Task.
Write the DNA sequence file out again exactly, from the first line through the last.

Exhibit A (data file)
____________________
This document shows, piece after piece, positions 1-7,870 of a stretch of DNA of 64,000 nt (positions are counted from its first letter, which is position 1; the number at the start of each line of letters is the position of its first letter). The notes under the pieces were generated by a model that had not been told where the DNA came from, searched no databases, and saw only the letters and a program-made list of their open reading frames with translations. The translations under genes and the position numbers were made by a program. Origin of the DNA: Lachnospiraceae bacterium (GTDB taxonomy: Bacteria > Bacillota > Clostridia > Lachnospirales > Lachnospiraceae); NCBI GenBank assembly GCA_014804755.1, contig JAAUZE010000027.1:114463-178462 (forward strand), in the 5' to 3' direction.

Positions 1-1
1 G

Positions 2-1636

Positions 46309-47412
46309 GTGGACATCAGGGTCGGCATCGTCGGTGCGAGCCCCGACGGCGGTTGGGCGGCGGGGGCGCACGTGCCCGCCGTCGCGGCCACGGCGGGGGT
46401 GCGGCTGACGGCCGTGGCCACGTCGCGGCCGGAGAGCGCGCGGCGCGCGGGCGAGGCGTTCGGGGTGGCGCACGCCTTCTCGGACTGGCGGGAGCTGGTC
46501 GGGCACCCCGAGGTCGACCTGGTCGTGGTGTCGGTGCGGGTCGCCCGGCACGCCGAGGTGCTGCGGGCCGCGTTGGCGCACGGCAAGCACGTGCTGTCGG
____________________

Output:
This document shows, piece after piece, positions 1-7,870 of a stretch of DNA of 64,000 nt (positions are counted from its first letter, which is position 1; the number at the start of each line of letters is the position of its first letter). The notes under the pieces were generated by a model that had not been told where the DNA came from, searched no databases, and saw only the letters and a program-made list of their open reading frames with translations. The translations under genes and the position numbers were made by a program. Origin of the DNA: Lachnospiraceae bacterium (GTDB taxonomy: Bacteria > Bacillota > Clostridia > Lachnospirales > Lachnospiraceae); NCBI GenBank assembly GCA_014804755.1, contig JAAUZE010000027.1:114463-178462 (forward strand), in the 5' to 3' direction.

Positions 1-1
1 G

Positions 2-1636

Positions 46309-47412
46309 GTGGACATCAGGGTCGGCATCGTCGGTGCGAGCCCCGACGGCGGTTGGGCGGCGGGGGCGCACGTGCCCGCCGTCGCGGCCACGGCGGGGGT
46401 GCGGCTGACGGCCGTGGCCACGTCGCGGCCGGAGAGCGCGCGGCGCGCGGGCGAGGCGTTCGGGGTGGCGCACGCCTTCTCGGACTGGCGGGAGCTGGTC
46501 GGGCACCCCGAGGTCGACCTGGTCGTGGTGTCGGTGCGGGTCGCCCGGCACGCCGAGGTGCTGCGGGCCGCGTTGGCGCACGGCAAGCACGTGCTGTCGG